Here's a shot of Mike's 'dirty' work surface - a section of marble counter-top. Next comes the grooving of the rockers and confirmation of their ability to flow oil through the Ford/Subie type adjusters. These swivel-foot adjusters date from the early 1960's when they were introduced by Ford of Germany. Additional pictures and some early HVX drawings will show how the lubricating oil wends its way from the oil pump, up the push rods, through the rocker arms and out of the adjustable rockers where it pools in the tops of the valve-spring retainers, to be thrown off, carrying with it a considerable quantity of heat whilest at the same time, reducing the wear of the rocker-arm shims. Off-road racers and hot-rodders have been using these mods since the mid-1960's but it came as a considerable surprise to find that many builders of Flying Volkswagens appeared to have never heard of them.


PS -- Some folks didn't like the look of the pix, worried that abrasives were getting into the lathe's guts & gearing. Personally, I've found that showing people what you set-up REALLY looks like generates more mail, asking if I've cut holes in a quilt and installed it over the tools.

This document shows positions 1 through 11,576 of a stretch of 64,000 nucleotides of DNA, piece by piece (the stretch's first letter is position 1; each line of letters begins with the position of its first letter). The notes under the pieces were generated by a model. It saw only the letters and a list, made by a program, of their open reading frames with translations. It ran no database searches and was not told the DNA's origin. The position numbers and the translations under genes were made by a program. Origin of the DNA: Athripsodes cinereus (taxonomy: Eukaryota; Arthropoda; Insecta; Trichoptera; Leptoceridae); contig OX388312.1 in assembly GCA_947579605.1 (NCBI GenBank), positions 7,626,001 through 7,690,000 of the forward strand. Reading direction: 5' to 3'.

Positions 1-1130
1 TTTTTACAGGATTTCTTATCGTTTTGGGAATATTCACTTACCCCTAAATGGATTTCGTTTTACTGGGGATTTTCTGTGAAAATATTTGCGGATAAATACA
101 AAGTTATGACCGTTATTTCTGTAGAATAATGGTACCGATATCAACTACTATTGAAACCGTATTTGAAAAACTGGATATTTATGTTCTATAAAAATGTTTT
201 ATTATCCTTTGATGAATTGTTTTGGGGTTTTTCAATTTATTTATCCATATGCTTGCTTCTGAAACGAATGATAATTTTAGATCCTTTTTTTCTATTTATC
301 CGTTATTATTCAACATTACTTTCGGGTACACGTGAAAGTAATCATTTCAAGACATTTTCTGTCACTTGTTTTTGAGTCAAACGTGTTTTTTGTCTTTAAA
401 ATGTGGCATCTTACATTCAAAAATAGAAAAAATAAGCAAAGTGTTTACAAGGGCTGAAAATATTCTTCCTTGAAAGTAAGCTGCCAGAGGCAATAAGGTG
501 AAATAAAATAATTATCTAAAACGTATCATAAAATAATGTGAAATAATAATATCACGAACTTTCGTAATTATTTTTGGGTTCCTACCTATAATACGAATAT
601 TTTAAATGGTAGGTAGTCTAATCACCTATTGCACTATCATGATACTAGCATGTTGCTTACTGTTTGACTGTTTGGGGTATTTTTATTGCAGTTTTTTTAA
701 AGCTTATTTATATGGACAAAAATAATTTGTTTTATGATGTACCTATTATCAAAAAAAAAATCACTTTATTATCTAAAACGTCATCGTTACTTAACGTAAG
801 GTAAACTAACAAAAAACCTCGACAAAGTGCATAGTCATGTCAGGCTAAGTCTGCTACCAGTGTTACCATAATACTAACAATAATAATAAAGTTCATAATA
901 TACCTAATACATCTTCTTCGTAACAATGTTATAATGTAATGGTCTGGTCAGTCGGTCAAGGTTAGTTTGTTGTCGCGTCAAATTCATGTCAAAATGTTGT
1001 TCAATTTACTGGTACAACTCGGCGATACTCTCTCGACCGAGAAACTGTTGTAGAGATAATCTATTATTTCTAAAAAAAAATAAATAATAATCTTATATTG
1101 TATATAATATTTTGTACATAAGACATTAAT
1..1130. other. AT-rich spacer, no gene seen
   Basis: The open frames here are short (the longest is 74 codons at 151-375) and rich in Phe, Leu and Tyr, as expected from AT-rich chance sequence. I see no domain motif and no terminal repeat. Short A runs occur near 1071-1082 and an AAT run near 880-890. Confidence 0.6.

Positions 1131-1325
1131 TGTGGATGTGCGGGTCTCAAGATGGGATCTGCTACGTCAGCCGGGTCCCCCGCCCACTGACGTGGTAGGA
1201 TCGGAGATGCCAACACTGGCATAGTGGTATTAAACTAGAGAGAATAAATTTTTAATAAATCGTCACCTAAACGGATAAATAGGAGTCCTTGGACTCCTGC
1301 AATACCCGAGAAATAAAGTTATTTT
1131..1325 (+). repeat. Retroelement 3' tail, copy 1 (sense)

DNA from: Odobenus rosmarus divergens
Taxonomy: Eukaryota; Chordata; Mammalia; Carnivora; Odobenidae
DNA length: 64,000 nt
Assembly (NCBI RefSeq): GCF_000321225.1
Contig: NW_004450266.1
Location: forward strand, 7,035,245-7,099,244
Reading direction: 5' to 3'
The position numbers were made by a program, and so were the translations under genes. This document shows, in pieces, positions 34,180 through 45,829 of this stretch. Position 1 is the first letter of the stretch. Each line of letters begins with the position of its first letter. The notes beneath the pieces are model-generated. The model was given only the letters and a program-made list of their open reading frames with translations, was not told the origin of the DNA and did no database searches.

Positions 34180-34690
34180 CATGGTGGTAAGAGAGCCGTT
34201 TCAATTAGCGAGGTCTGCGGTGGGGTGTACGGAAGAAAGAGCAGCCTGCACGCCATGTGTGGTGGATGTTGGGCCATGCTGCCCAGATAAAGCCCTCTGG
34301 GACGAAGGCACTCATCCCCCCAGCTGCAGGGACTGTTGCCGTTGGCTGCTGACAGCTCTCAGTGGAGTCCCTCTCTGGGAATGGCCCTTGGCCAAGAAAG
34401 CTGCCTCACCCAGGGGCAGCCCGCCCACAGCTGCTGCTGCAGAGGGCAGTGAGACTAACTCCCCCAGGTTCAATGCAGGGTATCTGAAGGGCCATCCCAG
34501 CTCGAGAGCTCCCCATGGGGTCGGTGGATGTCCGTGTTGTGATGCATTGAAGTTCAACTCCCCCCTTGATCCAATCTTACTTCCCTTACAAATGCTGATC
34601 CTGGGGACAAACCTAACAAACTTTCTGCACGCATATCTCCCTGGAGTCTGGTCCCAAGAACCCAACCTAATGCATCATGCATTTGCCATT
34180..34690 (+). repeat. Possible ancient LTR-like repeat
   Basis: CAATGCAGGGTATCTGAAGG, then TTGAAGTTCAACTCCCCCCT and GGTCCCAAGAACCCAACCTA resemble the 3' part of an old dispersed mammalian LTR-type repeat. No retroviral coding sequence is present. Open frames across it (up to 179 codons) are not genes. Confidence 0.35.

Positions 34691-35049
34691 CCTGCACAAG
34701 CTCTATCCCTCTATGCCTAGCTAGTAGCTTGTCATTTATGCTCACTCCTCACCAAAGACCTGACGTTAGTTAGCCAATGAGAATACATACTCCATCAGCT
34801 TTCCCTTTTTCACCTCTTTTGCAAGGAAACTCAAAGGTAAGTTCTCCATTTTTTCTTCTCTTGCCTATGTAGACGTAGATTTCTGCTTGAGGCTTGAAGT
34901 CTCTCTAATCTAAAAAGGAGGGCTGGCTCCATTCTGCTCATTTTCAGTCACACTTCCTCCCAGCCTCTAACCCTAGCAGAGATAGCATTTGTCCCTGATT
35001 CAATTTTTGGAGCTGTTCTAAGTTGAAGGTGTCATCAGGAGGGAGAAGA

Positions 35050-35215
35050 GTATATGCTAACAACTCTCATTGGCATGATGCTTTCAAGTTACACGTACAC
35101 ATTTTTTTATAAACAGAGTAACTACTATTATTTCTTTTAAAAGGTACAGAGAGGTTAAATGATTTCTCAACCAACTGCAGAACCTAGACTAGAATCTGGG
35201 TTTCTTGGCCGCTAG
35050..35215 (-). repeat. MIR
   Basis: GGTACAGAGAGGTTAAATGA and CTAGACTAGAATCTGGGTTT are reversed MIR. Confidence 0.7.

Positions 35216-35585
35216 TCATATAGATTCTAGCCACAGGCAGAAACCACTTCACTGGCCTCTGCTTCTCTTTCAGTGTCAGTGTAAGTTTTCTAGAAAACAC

Basic rule with abrasives is to catch them before they can get to surfaces that can be damaged by them. The usual method is to lay-out shop-towels, overlapping, giving each layer a spray of kerosene (then) or WD40 (now) . By the time you get done, the shop has vanished from your How-To pix, leaving you with pix that look like you've set-up atop your bed. While these pix may not display reality, they have the advantage of showing the newbie how the parts are mounted in the tool and what tool(s) you are using.

Nowadays, with the ready availability of tempered aluminum and small lathes that are accurate and affordable, it's as though our shops have shrunk. Covering it up with shop towels gives an even worse impression, in my opinion. - rsh

Thursday, September 24, 2009